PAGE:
Doesn't sound very democratic, or fair, to me.
BillRM
 
  1  
Reply Sun 20 Feb, 2011 06:20 pm
@cicerone imposter,
Is it not strange that the middle class should not look at the top one or two percent of the population that had manage to seize fifty percent of the wealthy of this society in the last few decades instead they should turn on the top end of the middle class that have good benefits such as health care and pensions by ways of unions.

See they are better off then you are and how dare they be is fine if we are talking about fire fighters or teachers or police officers but is forbidden when we are talking about the super rich who have one law after another pass at every session of government at all levels to benefit themselves.

You are a billionaire who own a sport team and wish a better playing facility then you now have no problem the tax payers will build it for you to the tune of half a billion dollars.

0 Replies
 
cicerone imposter
 
  1  
Reply Sun 20 Feb, 2011 06:24 pm
@georgeob1,
I don't remember that one, but I was in the thick of things here in Santa Clara County when I volunteered for the grand jury in 2003-2004. We told both San Jose City and Santa Clara County that they needed to change the retirement system before they go broke. They told us they couldn't do that, because they needed to remain "competitive" with the other communities for officers.

Their pay was already averaging over $90k/year, and they were getting 85% retirement pay after 30 years. We told them this program was no sustainable, but they thought they knew better. They increased their retirement pension to 90%.

Most governments operating are stupid; that's the conclusion I have drawn from seeing all levels of government for decades overspend money they don't have.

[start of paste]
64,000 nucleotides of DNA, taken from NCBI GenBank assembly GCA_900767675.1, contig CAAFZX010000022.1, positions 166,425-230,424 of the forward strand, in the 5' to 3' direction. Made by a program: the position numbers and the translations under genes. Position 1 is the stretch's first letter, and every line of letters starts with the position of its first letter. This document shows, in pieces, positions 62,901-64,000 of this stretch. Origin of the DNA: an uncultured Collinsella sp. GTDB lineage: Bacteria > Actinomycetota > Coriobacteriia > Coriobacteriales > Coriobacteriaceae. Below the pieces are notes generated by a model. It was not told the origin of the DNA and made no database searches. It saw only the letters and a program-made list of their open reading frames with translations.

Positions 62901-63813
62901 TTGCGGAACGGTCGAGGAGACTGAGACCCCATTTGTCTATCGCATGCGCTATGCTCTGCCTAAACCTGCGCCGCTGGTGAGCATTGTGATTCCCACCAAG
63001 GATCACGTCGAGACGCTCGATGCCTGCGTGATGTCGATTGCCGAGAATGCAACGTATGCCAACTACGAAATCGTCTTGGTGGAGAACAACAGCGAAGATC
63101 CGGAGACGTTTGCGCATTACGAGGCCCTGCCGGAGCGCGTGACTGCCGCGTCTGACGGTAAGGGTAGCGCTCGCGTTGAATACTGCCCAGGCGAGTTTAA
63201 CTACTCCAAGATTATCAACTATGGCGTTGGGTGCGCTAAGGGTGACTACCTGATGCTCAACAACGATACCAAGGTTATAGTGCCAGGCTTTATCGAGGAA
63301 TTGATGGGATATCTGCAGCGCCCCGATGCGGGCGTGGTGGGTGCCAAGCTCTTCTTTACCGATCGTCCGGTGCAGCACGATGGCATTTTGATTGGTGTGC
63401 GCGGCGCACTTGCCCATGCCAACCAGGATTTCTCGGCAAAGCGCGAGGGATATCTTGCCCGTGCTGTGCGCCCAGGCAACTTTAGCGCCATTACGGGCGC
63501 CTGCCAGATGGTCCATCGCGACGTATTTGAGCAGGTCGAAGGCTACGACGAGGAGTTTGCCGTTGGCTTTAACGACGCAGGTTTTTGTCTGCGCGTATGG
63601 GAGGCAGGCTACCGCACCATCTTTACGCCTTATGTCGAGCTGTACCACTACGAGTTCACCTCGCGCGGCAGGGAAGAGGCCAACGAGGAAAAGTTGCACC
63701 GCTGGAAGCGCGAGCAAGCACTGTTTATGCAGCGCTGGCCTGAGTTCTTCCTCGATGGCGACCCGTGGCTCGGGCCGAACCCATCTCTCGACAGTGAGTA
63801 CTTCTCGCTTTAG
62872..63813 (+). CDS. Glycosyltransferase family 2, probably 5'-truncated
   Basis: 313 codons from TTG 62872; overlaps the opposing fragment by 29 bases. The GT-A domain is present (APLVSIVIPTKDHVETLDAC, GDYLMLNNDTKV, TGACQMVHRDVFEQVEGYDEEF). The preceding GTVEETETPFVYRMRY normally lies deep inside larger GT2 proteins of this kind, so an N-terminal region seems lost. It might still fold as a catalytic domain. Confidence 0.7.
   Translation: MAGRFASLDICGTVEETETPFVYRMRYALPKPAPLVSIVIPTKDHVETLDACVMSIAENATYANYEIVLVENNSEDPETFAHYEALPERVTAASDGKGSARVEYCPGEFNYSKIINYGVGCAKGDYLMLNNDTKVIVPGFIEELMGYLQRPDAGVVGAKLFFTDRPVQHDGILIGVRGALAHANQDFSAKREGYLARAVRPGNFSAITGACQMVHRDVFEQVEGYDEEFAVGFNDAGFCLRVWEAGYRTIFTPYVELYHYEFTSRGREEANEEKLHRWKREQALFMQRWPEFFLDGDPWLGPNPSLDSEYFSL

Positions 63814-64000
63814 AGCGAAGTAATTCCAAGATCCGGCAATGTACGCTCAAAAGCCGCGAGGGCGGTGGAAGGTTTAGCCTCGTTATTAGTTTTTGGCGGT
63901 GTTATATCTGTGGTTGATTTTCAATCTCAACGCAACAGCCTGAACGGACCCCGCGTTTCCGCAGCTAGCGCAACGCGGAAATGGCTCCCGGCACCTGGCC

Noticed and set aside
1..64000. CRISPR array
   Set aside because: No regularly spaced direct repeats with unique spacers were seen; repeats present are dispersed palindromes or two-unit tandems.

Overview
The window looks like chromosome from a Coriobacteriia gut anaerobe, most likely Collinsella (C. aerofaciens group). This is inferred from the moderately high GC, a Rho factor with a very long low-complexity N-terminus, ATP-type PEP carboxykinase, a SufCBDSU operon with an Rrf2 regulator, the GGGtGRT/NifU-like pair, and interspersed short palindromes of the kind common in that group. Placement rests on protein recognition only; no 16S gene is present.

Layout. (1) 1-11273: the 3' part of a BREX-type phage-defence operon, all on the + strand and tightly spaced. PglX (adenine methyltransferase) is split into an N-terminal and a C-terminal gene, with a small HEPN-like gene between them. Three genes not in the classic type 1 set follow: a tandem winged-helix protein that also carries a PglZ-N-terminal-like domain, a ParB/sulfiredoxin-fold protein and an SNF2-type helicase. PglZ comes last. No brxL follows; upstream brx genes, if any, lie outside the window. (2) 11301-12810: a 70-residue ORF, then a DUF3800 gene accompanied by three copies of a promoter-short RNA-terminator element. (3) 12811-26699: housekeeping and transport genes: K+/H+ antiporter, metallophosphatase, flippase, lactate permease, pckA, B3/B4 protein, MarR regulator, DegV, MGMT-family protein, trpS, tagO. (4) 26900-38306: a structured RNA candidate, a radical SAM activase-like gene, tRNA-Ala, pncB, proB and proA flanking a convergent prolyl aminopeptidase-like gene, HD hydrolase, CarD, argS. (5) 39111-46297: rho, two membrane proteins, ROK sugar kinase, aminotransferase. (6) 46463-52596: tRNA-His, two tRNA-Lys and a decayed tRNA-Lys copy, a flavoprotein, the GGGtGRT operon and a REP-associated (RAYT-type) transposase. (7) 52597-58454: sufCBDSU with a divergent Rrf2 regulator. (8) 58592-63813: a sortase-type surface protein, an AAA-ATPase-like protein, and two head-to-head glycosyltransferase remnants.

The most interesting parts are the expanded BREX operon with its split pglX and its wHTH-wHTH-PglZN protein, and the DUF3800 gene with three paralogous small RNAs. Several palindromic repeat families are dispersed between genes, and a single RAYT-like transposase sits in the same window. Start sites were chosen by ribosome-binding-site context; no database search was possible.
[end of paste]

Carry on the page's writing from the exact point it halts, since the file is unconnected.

In many ways, my politics is conservative in nature; I believe in smaller governments, less government intrusion into private lives, but ensure that our educational system, infrastructure, and business environment are taken care of.


0 Replies
 
failures art
 
  1  
Reply Sun 20 Feb, 2011 08:16 pm
@edgarblythe,
edgarblythe wrote:

An Egyptian style mass protest, throughout the USA, may one day become necessary.

Indeed. I am friends with many people here in DC who work with or for AFL-CIO and a few other labor rights groups. Last night I went to a social and this is the largest topic of discussion (understandably).

What I know is that people are mobilizing to press back in TN, OH, NY, and ME. I know several people who are coordinating and taking leave to give support.

Something was brought to my attention. Something I haven't heard too much about is what if the GOP tries to leverage by shutting down the gov completely on a federal level. This is far from being over.